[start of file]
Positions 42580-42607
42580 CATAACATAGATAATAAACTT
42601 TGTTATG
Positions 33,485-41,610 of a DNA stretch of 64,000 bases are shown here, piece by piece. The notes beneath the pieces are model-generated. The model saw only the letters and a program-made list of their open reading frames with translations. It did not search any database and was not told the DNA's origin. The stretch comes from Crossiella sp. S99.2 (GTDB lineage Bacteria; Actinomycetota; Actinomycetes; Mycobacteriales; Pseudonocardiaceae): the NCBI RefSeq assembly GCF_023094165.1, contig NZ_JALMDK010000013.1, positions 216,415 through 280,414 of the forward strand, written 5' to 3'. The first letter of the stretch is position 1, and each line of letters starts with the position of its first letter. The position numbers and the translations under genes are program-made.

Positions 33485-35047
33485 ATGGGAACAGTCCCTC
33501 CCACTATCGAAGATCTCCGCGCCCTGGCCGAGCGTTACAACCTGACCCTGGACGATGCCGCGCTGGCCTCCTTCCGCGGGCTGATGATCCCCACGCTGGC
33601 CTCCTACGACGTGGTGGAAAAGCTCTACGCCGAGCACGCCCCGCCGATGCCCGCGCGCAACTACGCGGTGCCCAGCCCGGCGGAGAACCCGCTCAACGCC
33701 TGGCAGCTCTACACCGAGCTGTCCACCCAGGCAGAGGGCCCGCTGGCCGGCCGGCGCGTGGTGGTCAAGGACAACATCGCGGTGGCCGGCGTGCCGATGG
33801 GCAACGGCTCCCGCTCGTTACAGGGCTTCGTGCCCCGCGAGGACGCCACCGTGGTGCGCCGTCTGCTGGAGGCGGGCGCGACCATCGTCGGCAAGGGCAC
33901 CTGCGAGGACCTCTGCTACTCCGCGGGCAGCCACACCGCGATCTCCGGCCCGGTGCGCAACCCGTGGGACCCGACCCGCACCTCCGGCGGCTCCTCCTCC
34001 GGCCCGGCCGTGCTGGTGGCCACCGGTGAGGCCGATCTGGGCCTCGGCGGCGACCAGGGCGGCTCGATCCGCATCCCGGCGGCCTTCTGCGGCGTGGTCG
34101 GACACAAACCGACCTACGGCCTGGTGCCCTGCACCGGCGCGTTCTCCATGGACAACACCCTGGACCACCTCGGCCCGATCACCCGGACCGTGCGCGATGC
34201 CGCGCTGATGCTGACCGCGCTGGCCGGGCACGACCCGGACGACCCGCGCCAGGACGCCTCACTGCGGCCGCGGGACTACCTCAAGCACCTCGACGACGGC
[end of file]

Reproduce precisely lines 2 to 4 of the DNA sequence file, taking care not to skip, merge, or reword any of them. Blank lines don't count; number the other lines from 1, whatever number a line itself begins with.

42580 CATAACATAGATAATAAACTT
42601 TGTTATG
Positions 33,485-41,610 of a DNA stretch of 64,000 bases are shown here, piece by piece. The notes beneath the pieces are model-generated. The model saw only the letters and a program-made list of their open reading frames with translations. It did not search any database and was not told the DNA's origin. The stretch comes from Crossiella sp. S99.2 (GTDB lineage Bacteria; Actinomycetota; Actinomycetes; Mycobacteriales; Pseudonocardiaceae): the NCBI RefSeq assembly GCF_023094165.1, contig NZ_JALMDK010000013.1, positions 216,415 through 280,414 of the forward strand, written 5' to 3'. The first letter of the stretch is position 1, and each line of letters starts with the position of its first letter. The position numbers and the translations under genes are program-made.